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Is a text message enough for an OFP?

Minneapolis, MN |

The mother of my son does not give me updates on my son. I have asked her to do things like fix his glasses if she could because he cannot see out of them. She tells me I am harassing her and to stop texting her. I also gets texts back where she says that I am not a dad I just like the title and insults me. I have not insulted her but I text to see what is going on with my son and she claims she will file a order for protection against me. Are there grounds for this? She has full custody and is suppose to update me and does not. She texts me rude things all she wants and doesnt stop but tells me that she will get an OFP. She said threatening her for joint custody is a threat to get an OFP

She also threatened to send a cop to my house because I told her she neglects our sons medical needs.

Attorney Answers 3


Nothing you have said here is grounds for an OFP. An OFP is for threats of bodily harm. My advice to you is to keep communication in writing as much as possible, so that it can be documented. Be polite and courteous, even when she is not. Continue to contact her and ask about your son, and how he is doing. Ask to speak to him on the phone if he is old enough. It sounds like you may have a court case in front of you, so imagine that everything you do and don't do right now will be scrutinized by the judge later.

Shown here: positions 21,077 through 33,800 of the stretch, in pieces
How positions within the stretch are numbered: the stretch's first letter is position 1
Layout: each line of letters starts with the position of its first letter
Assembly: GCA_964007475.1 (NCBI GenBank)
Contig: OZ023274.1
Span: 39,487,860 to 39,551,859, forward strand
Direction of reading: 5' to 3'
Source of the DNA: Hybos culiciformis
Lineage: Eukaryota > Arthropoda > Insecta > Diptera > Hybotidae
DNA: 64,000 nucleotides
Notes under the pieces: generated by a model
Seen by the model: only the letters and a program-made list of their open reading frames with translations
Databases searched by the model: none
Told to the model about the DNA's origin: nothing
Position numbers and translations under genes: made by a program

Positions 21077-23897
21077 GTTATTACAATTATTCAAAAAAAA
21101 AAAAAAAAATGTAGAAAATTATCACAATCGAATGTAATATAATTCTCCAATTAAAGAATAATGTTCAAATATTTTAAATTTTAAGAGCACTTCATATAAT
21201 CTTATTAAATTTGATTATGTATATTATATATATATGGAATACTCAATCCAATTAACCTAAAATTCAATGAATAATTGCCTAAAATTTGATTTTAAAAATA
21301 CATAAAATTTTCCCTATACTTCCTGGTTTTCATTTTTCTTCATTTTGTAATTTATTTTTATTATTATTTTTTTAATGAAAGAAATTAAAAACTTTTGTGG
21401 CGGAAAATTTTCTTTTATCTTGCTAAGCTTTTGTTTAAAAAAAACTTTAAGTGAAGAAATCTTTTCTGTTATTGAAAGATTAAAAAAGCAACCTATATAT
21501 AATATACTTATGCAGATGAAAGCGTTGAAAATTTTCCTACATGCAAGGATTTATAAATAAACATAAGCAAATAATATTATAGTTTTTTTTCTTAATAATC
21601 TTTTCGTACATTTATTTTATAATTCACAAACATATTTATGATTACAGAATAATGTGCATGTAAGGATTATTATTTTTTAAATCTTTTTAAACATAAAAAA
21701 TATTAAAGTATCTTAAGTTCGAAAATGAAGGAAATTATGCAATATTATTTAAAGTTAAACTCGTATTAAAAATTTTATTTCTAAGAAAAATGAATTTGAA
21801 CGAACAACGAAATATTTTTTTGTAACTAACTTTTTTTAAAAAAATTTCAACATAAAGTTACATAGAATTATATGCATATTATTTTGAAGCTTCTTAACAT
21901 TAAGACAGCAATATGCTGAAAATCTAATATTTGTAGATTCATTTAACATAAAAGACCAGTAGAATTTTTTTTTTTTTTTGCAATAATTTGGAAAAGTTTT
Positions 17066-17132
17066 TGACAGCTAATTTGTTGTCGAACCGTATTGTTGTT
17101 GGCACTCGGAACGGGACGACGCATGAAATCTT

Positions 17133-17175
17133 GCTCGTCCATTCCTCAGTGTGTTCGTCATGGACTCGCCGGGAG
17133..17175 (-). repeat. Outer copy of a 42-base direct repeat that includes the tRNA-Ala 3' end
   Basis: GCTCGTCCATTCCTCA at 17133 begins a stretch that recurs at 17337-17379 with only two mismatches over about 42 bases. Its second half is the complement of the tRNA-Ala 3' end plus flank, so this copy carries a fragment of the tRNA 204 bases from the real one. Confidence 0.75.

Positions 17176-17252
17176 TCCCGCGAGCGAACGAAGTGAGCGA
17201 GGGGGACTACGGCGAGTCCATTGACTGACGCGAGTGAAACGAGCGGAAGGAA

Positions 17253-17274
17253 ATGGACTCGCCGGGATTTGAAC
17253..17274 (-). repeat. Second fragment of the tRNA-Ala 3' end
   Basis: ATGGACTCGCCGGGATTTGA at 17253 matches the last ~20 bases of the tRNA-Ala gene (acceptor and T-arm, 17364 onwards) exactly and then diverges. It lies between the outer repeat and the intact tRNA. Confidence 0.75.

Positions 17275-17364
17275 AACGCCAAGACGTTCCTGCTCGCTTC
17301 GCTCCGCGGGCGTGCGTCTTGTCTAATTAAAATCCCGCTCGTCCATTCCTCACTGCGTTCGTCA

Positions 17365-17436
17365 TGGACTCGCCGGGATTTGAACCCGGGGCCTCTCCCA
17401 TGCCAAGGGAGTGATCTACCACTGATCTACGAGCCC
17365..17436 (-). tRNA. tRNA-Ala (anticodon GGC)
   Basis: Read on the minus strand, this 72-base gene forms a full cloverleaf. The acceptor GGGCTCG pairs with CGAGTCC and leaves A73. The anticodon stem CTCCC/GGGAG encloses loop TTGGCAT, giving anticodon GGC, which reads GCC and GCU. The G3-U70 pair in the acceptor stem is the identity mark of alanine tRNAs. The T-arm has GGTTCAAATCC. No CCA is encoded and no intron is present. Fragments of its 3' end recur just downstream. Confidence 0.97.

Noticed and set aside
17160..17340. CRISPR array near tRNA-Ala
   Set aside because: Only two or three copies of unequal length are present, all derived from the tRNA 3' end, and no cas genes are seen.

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If you want to keep updated on your son, the last thing you want to do is to place an order on the mother that restrains her from contacting you. Your better option, like the previous attorney said, is to document what is happening to you and save all communication between the two of you. It makes it much easier to file a motion in court if you have to.

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There is nothing that would warrant an OFP here, as counsel have stated. I assume you posted about the HRO also here. That would be more where she would need to go.

Disclaimer: This email message in no way creates an attorney client relationship between Majeski Law, LLC and the recipient. Responses are general in nature and do not constitute legal advice. You should consult a lawyer regarding any specific legal matter.

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